2. Why is it so hard for Katniss to accept Gale’s idea for trapping the workers inside the Nut (“I can’t condemn someone to the death he’s suggesting”)? What does she mean when she says to the wounded man in the square, “I’m tired of being a piece in their Games”?
Katniss is a reluctant revolutionary, but what finally pushes her over the edge is her disgust for the deaths the Capitol subjects its citizens to. Not just death in The Hunger Games, but starvation, coal accidents, and punishments. Between that and the experience of taking a life, Katniss is reluctant to cause any death. But the death in the Nut is especially bad because it hits close to home. Katniss is afraid of underground because that’s how her father died. She can’t imagine anything more horrific.
So when Gale suggests this, it plants seeds of doubt in Katniss about the revolution. How are they any better than the Capitol, than Snow, if they will kill in horrific ways? She starts to relate the revolution to the Games. People die, people who shouldn’t have. Innocents. All in the quest for power. When she says she’s tired of being a piece in their Games, she is refusing to kill without reason. Just like she refused to kill Peeta and Finnick.
3. Do you believe it was the rebels who killed the children with the exploding parachutes? If so, how does that make you feel about whether this was justified as a means of winning the war?
That’s the question of the book, isn’t it? I don’t know that it matters, Katniss knows that even if they didn’t do it, they’re capable of doing it.
At the end of World War II after Germany surrendered, Japan vowed to keep fighting down to the last man. President Truman was told that the war would cost 10 years and 10 million lives, or something to that effect. Yes, the nuclear bombs would kill many, but not as many as the war would. In the end, even though he knew it was horrific, he chose to drop the bombs.
Was this a justified means of winning the war? Boy, am I glad I’m not the person making those decisions. Were the rebels justified killing children if it meant ending the war? It’s so easy to say no, to just condemn them. But the book is from Katniss’s point-of-view, and she doesn’t know why that decision was made. Maybe they were worried that the pods would kill many more children than the bombs would. Again, I’m glad I’m not the person making those decisions.
4. Why did Katniss vote for another Hunger Games? To save the lives of more people? Or did she secretly anticipate sabotaging the plan?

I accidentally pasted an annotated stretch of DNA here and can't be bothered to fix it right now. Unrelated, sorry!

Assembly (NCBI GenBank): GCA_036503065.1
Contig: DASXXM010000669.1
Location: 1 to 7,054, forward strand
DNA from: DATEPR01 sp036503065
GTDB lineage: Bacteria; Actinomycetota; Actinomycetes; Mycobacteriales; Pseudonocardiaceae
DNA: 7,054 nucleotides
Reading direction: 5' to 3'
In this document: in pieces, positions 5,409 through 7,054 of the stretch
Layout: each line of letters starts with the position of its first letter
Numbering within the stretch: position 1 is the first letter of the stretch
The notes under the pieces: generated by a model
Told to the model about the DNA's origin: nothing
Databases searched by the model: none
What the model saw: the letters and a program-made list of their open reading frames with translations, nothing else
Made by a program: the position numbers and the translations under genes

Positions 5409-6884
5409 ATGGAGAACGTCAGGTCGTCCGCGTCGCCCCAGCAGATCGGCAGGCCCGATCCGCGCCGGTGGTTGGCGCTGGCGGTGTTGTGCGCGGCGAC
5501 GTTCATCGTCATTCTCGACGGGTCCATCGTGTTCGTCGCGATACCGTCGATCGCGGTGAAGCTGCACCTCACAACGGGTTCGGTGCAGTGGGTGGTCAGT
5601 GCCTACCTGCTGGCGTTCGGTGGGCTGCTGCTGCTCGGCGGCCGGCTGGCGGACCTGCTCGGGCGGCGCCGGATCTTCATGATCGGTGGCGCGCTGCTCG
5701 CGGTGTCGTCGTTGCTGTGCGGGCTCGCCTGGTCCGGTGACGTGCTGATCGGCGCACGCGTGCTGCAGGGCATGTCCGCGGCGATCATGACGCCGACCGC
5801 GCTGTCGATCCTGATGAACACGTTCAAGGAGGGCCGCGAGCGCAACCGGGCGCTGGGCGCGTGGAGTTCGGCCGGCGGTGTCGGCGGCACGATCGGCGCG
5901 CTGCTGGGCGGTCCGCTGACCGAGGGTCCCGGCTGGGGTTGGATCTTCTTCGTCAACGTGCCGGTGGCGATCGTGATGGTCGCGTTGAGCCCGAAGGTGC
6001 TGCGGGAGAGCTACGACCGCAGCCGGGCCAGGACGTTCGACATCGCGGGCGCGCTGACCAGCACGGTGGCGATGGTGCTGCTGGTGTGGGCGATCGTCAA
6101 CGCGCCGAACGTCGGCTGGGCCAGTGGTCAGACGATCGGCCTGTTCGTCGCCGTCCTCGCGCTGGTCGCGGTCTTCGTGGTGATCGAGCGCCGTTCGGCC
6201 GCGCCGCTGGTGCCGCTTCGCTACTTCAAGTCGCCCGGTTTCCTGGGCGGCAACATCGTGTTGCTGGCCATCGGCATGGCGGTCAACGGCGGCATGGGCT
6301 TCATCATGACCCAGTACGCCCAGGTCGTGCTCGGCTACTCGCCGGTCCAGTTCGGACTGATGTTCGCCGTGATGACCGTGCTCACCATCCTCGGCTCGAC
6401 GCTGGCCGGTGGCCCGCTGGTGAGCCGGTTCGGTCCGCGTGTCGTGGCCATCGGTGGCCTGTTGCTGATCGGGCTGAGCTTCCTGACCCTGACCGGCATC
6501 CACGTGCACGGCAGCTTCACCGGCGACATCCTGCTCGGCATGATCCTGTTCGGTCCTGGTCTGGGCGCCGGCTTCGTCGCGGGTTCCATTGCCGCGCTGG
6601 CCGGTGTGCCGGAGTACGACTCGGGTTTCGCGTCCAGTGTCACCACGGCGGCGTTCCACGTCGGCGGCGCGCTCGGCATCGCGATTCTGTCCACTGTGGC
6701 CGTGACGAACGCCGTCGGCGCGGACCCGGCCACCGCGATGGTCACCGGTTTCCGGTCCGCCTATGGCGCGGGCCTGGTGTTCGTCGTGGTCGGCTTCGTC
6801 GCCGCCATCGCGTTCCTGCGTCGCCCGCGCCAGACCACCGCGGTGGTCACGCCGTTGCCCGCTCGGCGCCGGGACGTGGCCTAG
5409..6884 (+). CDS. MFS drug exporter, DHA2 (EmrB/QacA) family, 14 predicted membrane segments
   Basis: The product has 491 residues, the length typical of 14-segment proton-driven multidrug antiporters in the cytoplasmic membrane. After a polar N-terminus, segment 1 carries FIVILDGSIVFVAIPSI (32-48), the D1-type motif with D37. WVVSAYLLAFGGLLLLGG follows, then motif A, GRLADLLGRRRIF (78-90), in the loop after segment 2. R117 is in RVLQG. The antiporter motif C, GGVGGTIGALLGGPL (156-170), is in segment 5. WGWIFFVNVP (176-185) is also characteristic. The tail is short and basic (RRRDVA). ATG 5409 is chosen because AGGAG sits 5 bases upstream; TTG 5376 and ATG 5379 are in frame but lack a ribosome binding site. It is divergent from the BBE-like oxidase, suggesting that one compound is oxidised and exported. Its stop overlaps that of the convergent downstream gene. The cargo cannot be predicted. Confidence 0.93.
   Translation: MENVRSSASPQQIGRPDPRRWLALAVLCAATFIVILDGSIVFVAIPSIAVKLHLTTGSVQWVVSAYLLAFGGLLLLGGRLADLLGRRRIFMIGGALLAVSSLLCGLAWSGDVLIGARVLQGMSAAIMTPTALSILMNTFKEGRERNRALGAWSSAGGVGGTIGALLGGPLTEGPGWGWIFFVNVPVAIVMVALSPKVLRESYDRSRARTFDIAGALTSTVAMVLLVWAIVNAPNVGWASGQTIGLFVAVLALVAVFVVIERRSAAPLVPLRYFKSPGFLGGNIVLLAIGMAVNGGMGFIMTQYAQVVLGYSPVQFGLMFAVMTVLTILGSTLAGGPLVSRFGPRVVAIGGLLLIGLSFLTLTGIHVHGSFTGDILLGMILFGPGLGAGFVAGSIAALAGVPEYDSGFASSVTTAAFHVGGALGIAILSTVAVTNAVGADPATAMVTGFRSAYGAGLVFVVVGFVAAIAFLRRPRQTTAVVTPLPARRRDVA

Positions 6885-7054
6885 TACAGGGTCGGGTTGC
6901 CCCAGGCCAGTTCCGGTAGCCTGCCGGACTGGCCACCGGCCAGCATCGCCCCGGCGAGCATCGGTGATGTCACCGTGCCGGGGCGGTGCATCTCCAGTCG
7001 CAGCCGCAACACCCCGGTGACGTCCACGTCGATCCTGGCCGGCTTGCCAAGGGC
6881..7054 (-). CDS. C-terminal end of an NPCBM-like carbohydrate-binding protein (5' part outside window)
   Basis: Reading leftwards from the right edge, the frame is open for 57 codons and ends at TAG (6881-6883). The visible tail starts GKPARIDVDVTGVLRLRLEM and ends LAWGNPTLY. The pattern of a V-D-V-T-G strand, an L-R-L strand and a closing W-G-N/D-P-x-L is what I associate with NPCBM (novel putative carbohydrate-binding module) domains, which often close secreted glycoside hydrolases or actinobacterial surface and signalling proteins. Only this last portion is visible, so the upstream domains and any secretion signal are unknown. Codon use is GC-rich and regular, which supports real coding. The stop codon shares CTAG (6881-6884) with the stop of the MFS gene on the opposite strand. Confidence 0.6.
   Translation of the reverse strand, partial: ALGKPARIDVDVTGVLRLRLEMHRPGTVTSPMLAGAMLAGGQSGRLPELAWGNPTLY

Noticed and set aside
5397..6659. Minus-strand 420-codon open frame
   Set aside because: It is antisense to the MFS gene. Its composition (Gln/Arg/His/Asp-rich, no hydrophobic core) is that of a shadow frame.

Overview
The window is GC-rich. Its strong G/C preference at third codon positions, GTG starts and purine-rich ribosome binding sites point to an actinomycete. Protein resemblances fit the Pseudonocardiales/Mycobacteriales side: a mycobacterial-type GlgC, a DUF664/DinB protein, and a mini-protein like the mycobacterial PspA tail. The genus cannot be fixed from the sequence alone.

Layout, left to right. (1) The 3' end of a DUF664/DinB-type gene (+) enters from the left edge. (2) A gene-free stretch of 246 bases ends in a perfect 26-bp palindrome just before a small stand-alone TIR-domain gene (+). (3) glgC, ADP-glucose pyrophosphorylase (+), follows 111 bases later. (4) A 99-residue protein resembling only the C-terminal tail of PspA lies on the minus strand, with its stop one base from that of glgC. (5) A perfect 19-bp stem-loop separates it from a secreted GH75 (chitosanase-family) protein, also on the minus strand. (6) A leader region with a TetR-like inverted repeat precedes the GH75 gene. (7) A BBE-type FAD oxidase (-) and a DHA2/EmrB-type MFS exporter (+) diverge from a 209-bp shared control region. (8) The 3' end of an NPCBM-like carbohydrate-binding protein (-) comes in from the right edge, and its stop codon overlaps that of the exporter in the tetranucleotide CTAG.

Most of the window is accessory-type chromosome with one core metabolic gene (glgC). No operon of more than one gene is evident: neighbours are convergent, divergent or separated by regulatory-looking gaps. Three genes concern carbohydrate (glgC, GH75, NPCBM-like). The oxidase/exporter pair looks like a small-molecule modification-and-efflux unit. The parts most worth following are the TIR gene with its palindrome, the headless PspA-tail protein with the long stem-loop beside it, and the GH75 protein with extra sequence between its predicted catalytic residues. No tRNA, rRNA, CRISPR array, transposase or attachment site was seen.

Katniss is so mentally unstable at this point, I honestly believe she shouldn’t have been allowed to participate in the conversation. She doesn’t even know why she votes yes. It probably has something to do with the sick rose she’s holding in her hands.
I don’t think she had plans to sabotage the Games, but I think that in a moment of clarity she saw them for what they really were. She felt sick when the Capitol (or the rebels) killed the children in the Presidential square. Katniss was ready for children to stop dying. She finally had a clear moment, and she changed her mind.
5. Why does Katniss assassinate Coin? Does she do it to avenge Prim, or because she believes it is for the greater good of the country, or both? How does Katniss escape retribution for Coin’s death?
Both. For sure. When Coin suggests the final Hunger Games I think Katniss finally realizes that she is no better than Snow. And she is so sick over Prim’s death. Plus she’s just super mentally unstable and not making rational choices. Which is, of course, why she doesn’t get in any real trouble. They should never have put the bow in her hands, and they knew it.
6. Gale tells Peeta, when they are hiding out in the Capitol, that Katniss will pick whichever one of them she can’t survive without. In the end, why is that one Peeta and not Gale?
First of all, this is a complete lack of understanding about Katniss on Gale’s behalf. It just goes to show that he has never really understood her, which is why they spend so much of this book clashing with each other. Katniss was never going to pick the person she couldn’t survive without. She was either going to pick no one, or the person willing to wait for her. Which, in the end, is Peeta.
However, it’s worth saying that Katniss can’t survive without Peeta. He is the only one with even an inkling of what she is going through. Except maybe Johanna. He’s also the only one who loves her unconditionally. Between those two things, that means she needs him to bring her comfort and stability.
While I think the epilogue is utter garbage, I love watching Katniss and Peeta’s relationship play out in the last chapter. It feels so inevitable.